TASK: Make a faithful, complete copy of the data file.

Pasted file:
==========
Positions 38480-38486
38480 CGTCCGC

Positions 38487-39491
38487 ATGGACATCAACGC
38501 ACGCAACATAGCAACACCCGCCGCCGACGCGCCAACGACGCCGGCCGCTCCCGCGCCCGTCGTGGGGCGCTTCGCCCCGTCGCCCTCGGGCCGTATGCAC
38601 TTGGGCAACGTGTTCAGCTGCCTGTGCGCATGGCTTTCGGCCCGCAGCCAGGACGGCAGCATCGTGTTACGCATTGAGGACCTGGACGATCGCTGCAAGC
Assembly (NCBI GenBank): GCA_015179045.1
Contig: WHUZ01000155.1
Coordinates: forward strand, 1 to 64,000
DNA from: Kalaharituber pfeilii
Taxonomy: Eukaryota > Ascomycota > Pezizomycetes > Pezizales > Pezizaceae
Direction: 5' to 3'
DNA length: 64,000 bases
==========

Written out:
Positions 38480-38486
38480 CGTCCGC

Positions 38487-39491
38487 ATGGACATCAACGC
38501 ACGCAACATAGCAACACCCGCCGCCGACGCGCCAACGACGCCGGCCGCTCCCGCGCCCGTCGTGGGGCGCTTCGCCCCGTCGCCCTCGGGCCGTATGCAC
38601 TTGGGCAACGTGTTCAGCTGCCTGTGCGCATGGCTTTCGGCCCGCAGCCAGGACGGCAGCATCGTGTTACGCATTGAGGACCTGGACGATCGCTGCAAGC
Assembly (NCBI GenBank): GCA_015179045.1
Contig: WHUZ01000155.1
Coordinates: forward strand, 1 to 64,000
DNA from: Kalaharituber pfeilii
Taxonomy: Eukaryota > Ascomycota > Pezizomycetes > Pezizales > Pezizaceae
Direction: 5' to 3'
DNA length: 64,000 bases